Since they first skated in Washington uniforms, defensemen Rod Langway and Brian Engblom have been both highly visible and successful. For the Capitals' other two acquisitions in the big Montreal trade, center Doug Jarvis and winger Craig Laughlin, it has been a more difficult transition.
Jarvis has scored one goal, Laughlin three in ice time limited both by their early ineffectiveness and the expansion of the playing roster to 20, which guarantees Coach Bryan Murray the use of four lines in every game.
However, the return of the Stanley Cup champion New York Islanders to Capital Centre tonight at 7 gives Jarvis, Laughlin and linemate Alan Haworth the opportunity to once again display the talents that earned them a place in the fans' hearts and minds.
Two weeks ago, when the Capitals whipped the Islanders here, 3-1, that line hounded New York superstars Mike Bossy, Bryan Trottier and Bob Bourne so efficiently that Islander Coach Al Arbour split up the trio after one period.
For the game, Bossy had two shots on goal, Trottier one and Bourne none. Those remarkable figures, which translated into no goals, can best be evaluated by a look at the latest NHL statistics. Entering last night's game against the Rangers, Bossy led the league in goals with 20, on 75 shots. Trottier had scored 15 in 64, Bourne six in 51.
"That matchup worked so well, I'll certainly try to do it tomorrow at every opportunity," Murray said yesterday. "Craig really did a heck of a job on Bossy. Craig has a bit of meanness in him and he kept in touch with Bossy, bumped him every chance, put his stick in and controlled him. After a while, Bossy was just skating up and down.
"I think our best defensive line right now is probably the (Glen) Currie line (with Bobby Gould and Gaetan Duchesne). But Jarvis does such an excellent job on Trottier that the single matchup is worth the shift. Alan has such great quickness, he puts pressure on anybody he's against not to let him get away. And if Craig can handle Bossy again, it will be a big plus for us."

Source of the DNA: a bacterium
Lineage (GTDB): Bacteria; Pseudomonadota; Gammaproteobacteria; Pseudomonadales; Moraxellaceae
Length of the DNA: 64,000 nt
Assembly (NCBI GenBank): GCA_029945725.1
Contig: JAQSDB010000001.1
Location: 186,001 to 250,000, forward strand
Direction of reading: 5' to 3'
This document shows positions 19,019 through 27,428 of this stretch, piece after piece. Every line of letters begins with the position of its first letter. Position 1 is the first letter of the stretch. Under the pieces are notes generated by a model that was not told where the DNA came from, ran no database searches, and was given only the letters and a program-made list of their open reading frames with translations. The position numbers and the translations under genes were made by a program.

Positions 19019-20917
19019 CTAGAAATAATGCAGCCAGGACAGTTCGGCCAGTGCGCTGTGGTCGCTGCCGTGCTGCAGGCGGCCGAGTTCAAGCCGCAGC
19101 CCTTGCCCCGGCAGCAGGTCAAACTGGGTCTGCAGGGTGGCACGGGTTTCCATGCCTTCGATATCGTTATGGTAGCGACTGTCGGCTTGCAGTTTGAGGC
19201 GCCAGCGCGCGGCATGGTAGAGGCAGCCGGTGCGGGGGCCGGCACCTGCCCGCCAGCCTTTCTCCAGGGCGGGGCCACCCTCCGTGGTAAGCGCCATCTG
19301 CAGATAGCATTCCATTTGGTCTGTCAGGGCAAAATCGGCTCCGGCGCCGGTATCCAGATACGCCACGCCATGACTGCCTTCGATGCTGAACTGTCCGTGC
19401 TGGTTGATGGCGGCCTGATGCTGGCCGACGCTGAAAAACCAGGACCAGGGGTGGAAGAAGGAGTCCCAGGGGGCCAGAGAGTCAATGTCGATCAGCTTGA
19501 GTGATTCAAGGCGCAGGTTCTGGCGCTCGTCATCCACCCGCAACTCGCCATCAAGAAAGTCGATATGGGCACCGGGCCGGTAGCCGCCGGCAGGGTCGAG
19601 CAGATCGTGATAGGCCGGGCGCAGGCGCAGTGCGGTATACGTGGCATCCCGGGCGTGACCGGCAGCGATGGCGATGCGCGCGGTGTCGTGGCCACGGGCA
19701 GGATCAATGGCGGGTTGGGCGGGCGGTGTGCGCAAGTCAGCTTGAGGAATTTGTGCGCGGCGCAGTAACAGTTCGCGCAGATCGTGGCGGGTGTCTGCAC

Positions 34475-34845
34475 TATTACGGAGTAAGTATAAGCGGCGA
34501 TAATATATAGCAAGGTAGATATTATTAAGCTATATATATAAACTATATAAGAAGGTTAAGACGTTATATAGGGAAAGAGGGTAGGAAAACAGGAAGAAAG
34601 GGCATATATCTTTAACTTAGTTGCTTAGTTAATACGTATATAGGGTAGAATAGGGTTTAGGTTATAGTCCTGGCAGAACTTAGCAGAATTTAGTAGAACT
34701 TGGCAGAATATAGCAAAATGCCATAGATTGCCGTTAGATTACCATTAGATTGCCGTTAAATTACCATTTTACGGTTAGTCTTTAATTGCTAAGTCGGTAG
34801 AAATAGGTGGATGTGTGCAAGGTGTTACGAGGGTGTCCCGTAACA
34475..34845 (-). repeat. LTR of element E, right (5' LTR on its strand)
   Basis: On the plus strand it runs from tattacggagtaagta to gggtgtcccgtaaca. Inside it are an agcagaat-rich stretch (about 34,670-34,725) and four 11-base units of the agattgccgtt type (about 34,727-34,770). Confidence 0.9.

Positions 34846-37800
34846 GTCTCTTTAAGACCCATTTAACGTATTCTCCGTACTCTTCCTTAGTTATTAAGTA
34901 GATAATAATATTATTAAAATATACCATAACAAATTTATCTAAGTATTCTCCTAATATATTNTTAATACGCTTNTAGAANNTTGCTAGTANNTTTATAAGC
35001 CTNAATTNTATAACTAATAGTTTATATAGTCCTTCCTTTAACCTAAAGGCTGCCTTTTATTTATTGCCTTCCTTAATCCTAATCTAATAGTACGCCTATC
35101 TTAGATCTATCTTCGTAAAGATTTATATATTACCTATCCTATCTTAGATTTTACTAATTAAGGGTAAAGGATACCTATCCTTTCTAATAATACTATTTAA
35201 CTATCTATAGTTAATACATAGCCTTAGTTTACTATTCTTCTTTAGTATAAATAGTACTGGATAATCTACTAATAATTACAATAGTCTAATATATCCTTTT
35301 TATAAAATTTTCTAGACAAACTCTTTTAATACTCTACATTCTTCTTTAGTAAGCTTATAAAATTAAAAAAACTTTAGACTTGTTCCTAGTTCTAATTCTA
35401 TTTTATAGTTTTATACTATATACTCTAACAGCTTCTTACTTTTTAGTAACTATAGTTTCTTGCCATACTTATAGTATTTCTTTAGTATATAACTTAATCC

Jarvis has been battling Trottier for years, not always with success but invariably with tenacity.
"The biggest thing is to be aware of what that line is capable of doing," Jarvis said. "You have to play conservatively. You don't gamble unless you're 100 percent sure of getting the puck. You play a positional game, with a man back all the time, because if you give them a little room, you're in trouble."
As for the formula to contain Bossy, Laughlin said, "I hit him a bit and talk to him, try to distract him. I don't go out of my way to hit him if he doesn't have the puck, but I try to hit him every chance when he does.
"I just pick him up instead of going in to forecheck. He can score from anywhere and I have to prevent him from getting too many shots. If he wants to shoot from far out, okay, but you have to watch him inside."
Both Jarvis and Laughlin have become more acclimated to their new club with the passage of time.
"As each day goes by, I feel more settled," Jarvis said. "I'm really excited about the team. They're a good bunch of guys and I think there's a chance to go places with this hockey team."
"I'm just happy to be here," said Laughlin, while admitting he is not pleased with his abbreviated ice time. "This is a good club and if our line keeps working, I think we'll start to make a bigger contribution. We have a lot of potential -- Haworth can fly, Jarvis makes the good passes. Down the stretch, if other guys get tired, we'll be ready to chip in."